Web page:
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J.D. Davis - 2020 Fantasy Baseball Sleeper

It's that time of year again to start touting this year's fantasy baseball draft sleepers for the upcoming 2020 season. While the term "sleeper" is generally overused, it's the simplest way for us analysts to tell you which players are a sneaky option to return value at their current draft-day price tags.

With that said, we'll focus our attention today on J.D. Davis and his surprisingly productive campaign with the New York Mets. After the Houston Astros sent their former third-round pick to the Big Apple last offseason, Davis did nothing but thrive in his first season in the National League. He finished his campaign sporting a shiny .307/.369/.527 slash line with 22 HR, 65 R, and 57 RBI despite not receiving everyday at-bats for the majority of the 2019 season.

Now locked into regular playing time, what can we expect from the third baseman/outfielder in his age-27 season? Let's take a look back to last year's numbers and see how they project going into 2020.

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Are His 2019 Stats Sustainable?

Stashed away in the Astros system for the 2017-18 seasons, Davis spent his time jumping from the minors to the majors frequently, which affected his results. Through 67 games, he slashed a measly .194/.260/.321 with five homers and a troublesome 27.1% K-rate. His .335 BA across his tenure at Triple-A proved he was ready for the big leagues, but even the Mets were reluctant to insert his right-handed bat into the everyday lineup at first.

Davis provided consistent results when called upon, establishing would-be top-20 marks in Exit Velocity (91.4 MPH) and Hard Hit% (47.7%), if only he had the at-bats to qualify. He displayed the ability to hit both lefties and righties (.312 vs L/.305 vs R) and all types of pitches with a .323 BA vs fastballs, and a .313 BA vs breaking balls. Davis' .234 mark versus off-speed deliveries lagged, but his whiff-rate was low against these pitches (20.7%), and his .308 xBA suggesting he was the recipient of misfortune when he put the ball in play.

The California native forced his way into a regular role over the final two months of the season, where his results flourished to a .321/.374/.600 slash line with 12 big flies as the team's primary fourth or fifth hitter. Davis finished the year just shy of the league average in fly-ball rate (21.6%), but his increased launch angle from August onward helped him post a 28.0% FB%, a number that's more associated with power hitters. If this approach carries over into the 2020 season, we'll have an enticing power/average threat to laud over.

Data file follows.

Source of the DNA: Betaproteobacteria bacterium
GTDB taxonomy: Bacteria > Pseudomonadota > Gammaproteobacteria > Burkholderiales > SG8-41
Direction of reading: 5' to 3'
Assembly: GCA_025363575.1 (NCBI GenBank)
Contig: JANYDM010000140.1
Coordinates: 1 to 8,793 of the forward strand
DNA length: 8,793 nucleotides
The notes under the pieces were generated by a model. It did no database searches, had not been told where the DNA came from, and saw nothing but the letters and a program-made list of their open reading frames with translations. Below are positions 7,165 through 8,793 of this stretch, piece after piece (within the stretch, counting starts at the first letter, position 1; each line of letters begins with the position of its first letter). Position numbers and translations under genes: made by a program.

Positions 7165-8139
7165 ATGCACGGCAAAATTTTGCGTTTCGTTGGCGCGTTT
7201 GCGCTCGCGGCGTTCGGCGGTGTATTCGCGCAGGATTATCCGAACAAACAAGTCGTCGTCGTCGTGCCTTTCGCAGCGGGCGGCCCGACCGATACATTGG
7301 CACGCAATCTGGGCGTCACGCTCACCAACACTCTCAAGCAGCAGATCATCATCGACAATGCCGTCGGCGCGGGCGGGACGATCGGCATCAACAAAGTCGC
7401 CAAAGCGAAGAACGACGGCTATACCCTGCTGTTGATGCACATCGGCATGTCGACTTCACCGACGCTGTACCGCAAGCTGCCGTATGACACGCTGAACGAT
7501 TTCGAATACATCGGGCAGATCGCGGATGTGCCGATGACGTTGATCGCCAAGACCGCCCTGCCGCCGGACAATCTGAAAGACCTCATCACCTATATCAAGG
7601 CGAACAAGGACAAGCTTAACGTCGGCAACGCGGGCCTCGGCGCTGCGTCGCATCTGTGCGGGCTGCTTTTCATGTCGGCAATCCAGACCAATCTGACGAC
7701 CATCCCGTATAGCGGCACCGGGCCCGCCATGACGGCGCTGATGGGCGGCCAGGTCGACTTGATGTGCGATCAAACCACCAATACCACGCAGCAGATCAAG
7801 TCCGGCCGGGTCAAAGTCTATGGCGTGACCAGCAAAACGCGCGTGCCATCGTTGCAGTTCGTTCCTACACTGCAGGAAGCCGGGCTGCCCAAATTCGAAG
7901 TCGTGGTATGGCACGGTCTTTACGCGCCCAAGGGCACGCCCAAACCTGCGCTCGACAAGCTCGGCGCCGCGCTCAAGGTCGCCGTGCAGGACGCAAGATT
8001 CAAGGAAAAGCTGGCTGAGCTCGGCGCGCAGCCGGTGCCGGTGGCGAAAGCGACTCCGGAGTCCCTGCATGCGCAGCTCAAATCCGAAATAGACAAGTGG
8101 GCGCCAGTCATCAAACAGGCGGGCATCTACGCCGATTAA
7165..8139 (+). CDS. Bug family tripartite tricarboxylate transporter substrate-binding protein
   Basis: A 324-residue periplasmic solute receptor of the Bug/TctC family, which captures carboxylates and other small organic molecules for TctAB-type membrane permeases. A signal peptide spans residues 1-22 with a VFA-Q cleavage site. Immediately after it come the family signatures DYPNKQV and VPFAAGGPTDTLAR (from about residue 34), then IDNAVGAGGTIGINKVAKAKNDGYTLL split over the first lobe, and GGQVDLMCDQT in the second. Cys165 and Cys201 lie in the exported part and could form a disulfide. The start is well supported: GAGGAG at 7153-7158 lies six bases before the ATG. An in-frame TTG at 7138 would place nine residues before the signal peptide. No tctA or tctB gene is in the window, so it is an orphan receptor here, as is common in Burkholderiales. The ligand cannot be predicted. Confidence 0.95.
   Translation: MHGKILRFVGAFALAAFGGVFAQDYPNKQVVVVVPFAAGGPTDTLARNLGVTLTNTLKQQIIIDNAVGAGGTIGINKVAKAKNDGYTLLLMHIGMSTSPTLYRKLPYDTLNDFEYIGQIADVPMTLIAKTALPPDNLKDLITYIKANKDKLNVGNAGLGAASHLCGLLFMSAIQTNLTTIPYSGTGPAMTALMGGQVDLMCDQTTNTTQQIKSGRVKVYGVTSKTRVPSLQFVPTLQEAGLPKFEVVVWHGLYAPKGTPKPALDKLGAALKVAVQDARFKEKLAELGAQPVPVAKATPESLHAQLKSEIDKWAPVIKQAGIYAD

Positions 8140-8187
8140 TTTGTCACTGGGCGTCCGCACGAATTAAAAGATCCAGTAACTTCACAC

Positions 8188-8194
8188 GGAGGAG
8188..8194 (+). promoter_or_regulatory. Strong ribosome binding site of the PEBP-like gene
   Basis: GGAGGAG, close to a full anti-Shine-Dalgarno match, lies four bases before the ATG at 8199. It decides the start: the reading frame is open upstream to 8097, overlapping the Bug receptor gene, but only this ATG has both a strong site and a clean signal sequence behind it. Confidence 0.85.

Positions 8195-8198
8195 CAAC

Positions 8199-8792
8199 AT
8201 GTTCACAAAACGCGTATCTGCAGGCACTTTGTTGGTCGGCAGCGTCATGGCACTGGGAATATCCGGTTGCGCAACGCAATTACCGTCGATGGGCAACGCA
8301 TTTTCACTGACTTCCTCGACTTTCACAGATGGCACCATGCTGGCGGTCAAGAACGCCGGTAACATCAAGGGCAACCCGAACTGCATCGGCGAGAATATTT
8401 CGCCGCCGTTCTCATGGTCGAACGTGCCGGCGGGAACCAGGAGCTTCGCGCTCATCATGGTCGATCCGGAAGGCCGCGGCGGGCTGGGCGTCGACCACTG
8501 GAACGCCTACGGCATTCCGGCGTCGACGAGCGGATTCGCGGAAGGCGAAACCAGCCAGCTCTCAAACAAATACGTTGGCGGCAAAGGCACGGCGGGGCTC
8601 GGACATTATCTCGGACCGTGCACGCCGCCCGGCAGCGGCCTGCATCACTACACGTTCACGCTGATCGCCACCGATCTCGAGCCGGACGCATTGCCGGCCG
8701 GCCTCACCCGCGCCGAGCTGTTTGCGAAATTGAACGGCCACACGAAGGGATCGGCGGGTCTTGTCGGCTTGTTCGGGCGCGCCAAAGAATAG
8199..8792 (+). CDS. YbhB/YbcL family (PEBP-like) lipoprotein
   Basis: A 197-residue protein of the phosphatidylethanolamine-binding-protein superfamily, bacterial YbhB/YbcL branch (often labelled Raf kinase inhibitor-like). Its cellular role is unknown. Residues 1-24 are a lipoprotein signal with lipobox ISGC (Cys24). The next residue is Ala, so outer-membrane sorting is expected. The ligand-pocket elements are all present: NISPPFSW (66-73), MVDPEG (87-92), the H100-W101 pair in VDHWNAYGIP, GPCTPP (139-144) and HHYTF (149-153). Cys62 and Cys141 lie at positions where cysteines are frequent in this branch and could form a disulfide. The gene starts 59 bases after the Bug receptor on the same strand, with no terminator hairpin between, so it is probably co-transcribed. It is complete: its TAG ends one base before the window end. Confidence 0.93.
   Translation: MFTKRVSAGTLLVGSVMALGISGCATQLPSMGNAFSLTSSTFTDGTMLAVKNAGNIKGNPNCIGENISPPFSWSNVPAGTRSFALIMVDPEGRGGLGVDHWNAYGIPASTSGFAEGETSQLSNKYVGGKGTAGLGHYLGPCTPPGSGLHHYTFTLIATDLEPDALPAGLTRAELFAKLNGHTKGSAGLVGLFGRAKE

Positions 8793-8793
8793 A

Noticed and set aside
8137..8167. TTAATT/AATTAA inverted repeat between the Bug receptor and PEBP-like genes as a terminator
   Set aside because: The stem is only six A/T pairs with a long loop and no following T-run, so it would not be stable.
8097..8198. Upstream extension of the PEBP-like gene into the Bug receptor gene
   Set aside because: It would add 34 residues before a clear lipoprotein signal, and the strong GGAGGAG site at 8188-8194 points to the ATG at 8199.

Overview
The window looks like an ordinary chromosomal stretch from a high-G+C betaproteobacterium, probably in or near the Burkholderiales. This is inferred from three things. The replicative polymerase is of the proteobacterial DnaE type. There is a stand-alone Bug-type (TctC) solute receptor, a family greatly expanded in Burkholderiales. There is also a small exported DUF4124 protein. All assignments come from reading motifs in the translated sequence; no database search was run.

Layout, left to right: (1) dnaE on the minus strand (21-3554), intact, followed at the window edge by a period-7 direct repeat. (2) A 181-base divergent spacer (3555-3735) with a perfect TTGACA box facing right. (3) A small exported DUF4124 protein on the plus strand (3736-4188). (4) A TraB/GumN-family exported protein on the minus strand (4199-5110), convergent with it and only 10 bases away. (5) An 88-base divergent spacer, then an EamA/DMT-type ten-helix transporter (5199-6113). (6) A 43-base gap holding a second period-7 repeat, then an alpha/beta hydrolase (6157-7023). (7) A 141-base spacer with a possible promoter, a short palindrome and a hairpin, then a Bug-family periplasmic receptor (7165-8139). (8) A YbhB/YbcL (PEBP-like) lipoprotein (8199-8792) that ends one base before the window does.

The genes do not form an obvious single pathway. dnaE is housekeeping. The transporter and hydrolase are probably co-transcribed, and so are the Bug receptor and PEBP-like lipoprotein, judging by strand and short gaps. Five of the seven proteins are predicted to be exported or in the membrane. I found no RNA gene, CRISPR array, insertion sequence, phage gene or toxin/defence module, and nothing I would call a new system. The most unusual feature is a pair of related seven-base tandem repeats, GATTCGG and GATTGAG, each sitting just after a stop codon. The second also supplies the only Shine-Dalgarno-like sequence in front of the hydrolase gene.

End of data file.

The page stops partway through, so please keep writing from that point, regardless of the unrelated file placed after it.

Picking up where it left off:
2020 Forecast

Davis is currently slotted as the starting left fielder for the Mets, but is still capable of handling the hot corner if needed. He'll qualify for dual positional eligibility in most formats and can realistically hit anywhere in the team's batting order. Davis will likely slide into the fifth spot most of the time, which will help his cause in the RBI column, especially if he can keep the power stroke that he had over the final two months of last season. The ability that Davis has to hit any pitch, paired with the fact that his average didn't falter after a late-season change to his swing, bodes well for his bat to sustain effective results into next year.

Davis will undoubtedly grow on his 453 plate appearances from last season, and with more consistent playing time, his numbers hold appealing potential. A 25-homer hitter who hits around .300 is becoming scarce in this day and age of baseball, and that's a realistic possibility for this bat in 2020. If you require a batting average contributor for one of your outfield spots or miss the boat on a top-tier third baseman, Davis is an attractive consolation prize at his 175.6 ADP.

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